There may be a few common reasons that many couples in Ohio get a divorce. For example, financial problems may lead to the end of a marriage. If one person has the burden of supporting the couple for a long period, this could lead to stress and divorce.
Leaving a marriage often means making financial sacrifices, especially for spouses who didn't earn a lot of money prior to their divorce. The social security system has a safeguard in place to help divorced retirees avoid poverty. Ohio divorcees who meet the criteria may be able to increase the amount of their monthly social security entitlement when they retire.
Ohio residents who are contemplating divorce or going through the process of divorce may be interested in learning about the signs of parental alienation. Parental alienation is a term used to describe parents who try to turn their child against their ex-spouse. Contrary to what some may believe, a parent does not need to be the primary caregiver to be involved in parental alienation. Their pathological personality might stonewall their ex-spouse, thereby limiting the amount of time their children get to spend with them.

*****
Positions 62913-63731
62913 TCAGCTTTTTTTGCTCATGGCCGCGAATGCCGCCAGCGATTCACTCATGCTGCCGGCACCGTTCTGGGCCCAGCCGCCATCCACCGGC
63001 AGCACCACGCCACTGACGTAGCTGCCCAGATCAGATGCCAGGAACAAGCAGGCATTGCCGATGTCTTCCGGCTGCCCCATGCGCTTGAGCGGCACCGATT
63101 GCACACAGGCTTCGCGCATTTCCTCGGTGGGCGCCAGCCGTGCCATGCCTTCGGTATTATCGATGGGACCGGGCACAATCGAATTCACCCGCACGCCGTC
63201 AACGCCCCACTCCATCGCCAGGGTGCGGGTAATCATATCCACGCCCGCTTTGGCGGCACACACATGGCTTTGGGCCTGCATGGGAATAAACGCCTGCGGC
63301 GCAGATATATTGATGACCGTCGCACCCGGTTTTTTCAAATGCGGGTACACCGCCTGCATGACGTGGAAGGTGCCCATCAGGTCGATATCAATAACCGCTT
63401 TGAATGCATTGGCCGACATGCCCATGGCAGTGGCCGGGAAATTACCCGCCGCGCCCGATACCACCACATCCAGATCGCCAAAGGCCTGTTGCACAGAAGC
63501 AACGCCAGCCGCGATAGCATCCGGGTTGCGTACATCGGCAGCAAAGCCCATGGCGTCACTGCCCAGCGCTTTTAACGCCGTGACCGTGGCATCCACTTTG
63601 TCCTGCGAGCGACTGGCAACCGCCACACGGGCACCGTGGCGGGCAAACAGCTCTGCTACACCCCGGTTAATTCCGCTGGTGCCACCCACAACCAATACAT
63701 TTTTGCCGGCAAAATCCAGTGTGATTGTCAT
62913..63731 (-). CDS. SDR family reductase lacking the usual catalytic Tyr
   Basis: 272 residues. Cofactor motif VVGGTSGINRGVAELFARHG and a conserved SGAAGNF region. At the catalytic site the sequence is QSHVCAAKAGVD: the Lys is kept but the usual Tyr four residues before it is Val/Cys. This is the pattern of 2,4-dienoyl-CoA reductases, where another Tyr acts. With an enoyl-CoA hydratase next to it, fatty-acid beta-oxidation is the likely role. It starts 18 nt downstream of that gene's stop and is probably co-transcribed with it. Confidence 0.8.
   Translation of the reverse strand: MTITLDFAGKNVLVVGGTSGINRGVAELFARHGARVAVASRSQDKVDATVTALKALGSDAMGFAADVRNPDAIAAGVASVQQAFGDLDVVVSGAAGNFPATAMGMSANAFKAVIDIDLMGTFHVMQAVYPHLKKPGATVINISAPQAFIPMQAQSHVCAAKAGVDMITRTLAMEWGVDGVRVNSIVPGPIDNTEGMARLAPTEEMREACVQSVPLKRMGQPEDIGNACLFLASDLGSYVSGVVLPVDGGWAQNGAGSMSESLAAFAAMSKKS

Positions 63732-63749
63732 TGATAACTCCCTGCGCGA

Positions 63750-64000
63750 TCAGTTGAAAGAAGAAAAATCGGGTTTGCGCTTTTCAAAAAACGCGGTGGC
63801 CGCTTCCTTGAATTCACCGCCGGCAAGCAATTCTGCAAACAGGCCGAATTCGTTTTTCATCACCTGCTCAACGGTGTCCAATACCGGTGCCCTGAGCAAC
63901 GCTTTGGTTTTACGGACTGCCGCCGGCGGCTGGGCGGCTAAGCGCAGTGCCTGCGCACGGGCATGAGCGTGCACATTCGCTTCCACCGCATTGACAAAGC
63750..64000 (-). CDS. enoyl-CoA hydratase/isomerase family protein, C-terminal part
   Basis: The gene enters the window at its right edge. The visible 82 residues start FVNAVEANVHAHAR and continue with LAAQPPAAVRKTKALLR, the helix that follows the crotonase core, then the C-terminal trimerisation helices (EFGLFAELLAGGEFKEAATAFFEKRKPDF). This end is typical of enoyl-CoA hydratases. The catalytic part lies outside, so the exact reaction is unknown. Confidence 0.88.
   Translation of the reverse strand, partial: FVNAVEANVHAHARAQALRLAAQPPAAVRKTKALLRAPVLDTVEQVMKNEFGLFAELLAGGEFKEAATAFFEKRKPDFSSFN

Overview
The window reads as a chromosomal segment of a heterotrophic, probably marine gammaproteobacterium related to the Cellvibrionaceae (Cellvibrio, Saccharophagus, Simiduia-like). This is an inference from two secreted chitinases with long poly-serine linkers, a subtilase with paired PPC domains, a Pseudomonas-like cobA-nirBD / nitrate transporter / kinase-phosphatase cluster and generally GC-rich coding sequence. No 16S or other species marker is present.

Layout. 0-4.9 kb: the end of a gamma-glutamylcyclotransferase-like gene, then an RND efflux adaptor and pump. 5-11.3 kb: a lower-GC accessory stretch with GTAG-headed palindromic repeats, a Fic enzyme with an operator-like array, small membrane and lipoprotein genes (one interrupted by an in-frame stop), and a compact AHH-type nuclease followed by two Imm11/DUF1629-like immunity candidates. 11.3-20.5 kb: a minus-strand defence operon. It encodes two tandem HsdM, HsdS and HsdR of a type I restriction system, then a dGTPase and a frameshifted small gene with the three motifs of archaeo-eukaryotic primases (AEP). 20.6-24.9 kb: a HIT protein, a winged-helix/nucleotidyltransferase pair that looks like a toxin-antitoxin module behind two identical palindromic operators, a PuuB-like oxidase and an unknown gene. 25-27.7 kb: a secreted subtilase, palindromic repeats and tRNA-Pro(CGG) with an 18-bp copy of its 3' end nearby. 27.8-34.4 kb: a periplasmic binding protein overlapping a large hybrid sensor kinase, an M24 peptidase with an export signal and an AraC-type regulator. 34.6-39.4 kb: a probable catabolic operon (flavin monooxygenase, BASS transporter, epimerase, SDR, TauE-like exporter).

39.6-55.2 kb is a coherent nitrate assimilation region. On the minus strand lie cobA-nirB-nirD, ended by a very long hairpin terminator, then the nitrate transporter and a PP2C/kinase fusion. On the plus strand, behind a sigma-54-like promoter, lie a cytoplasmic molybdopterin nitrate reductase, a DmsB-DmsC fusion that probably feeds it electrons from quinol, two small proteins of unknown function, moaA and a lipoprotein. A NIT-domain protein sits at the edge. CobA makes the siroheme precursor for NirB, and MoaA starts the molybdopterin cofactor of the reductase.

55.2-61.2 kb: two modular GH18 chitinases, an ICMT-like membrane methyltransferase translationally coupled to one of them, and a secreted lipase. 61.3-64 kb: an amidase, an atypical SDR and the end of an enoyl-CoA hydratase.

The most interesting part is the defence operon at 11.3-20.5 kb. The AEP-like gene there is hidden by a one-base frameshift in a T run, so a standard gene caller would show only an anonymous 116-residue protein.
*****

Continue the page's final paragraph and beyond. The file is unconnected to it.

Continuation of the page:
Some Ohio couples that get a divorce might need to divide a retirement account. There are regulations that govern how these accounts are taxed and penalized during withdrawal that must be observed.
As people in Ohio and across the United States lead longer, healthier lives for years past retirement age, the divorce rate for older couples has grown dramatically. While the divorce rate for American couples has actually declined overall, the rate of divorce for couples over the age of 50 has escalated continually since 1987, growing by over 50 percent. One in four couples decides to divorce after the age of 50, particularly with the approach of retirement age and the "empty nest" after children leave the home.